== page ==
Those who have specific responsibility for storing and protecting data, and ensuring that mobile and all personal devices that access your network are fully protected or prohibited from accessing your system, will create the safest environment and highest level of protection for the firm’s client data. Information security and information technology are very different disciplines. They are often treated the same and may share budgets or personnel, but it is essential for law firms to enlist the appropriate level of expertise for the specific type of problem.

6. Focus on Education

Providing guidance to employees through regular training programs, newsletters, phishing campaigns, and cybersecurity awareness initiatives can materially lower a firm’s risk profile. Beyond basic presentations, educate your staff about the value of adhering to physical security standards and all related policies, the need for using a virtual private network in public, e.g., coffee shops and airports, and the importance of taking specific steps to protect firm hardware and data when traveling overseas, particularly to China or Russia. Given that most security breaches are the result of employee mistakes, focusing on education is an absolute imperative.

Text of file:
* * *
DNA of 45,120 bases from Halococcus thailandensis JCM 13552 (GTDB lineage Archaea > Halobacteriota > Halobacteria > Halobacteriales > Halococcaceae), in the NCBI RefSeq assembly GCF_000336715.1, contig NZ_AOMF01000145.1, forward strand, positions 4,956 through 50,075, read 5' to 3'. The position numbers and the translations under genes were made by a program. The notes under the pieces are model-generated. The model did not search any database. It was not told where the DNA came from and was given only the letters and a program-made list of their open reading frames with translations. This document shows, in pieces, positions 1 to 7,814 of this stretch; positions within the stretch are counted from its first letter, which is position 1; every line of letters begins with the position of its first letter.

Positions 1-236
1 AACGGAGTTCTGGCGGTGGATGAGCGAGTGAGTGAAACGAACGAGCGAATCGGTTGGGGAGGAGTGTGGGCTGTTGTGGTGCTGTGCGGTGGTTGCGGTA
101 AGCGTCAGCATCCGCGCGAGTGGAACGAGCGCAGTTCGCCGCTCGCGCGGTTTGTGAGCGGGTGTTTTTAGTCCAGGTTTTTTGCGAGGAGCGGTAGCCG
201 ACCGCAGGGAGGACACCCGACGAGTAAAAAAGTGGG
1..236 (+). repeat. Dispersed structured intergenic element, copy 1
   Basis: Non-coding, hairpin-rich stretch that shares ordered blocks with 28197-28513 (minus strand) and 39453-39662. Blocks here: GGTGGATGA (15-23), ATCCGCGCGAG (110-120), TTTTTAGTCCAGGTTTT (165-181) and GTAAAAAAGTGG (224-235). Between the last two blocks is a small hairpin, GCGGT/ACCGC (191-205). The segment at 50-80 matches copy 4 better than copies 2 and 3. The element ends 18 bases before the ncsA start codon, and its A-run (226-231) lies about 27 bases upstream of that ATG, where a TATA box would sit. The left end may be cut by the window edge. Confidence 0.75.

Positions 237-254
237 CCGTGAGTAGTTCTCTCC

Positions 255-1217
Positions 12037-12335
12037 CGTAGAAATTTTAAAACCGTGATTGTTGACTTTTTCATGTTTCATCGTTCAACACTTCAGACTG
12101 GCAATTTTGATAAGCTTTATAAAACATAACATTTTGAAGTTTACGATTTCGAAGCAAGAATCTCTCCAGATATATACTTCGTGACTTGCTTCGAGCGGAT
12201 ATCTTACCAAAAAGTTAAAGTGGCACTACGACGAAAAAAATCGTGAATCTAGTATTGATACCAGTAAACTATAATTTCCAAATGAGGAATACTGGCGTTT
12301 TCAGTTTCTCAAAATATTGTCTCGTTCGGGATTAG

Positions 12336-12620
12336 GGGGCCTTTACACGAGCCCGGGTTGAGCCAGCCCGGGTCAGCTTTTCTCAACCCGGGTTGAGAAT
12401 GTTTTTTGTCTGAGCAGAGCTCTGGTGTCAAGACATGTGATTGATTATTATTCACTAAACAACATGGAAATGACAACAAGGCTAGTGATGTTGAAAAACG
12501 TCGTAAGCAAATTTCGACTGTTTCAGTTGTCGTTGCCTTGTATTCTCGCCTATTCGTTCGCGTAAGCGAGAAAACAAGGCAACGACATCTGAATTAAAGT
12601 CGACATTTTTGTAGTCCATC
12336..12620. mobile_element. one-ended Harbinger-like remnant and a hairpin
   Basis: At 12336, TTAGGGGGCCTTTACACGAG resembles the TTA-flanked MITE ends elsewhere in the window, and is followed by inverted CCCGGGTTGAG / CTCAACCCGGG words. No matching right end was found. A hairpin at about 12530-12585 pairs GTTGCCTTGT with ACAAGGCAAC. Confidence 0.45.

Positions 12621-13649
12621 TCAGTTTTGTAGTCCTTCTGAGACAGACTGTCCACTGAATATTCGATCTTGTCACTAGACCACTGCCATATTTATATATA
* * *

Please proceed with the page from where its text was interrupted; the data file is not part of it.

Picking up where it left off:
Conclusion

Ultimately, the consequences of even a minor security incident could result in material financial losses and undesirable media coverage. Leverage these key strategies to achieve regulatory compliance, enhance client service, and ensure business continuity.

Dan Haurey is the founder of Partners in Regulatory Compliance, which provides an array of cybersecurity services, including policy creation and management, risk assessments, employee training, and cybersecurity consulting and regulatory compliance assistance to law firms in New York, New Jersey, and Connecticut.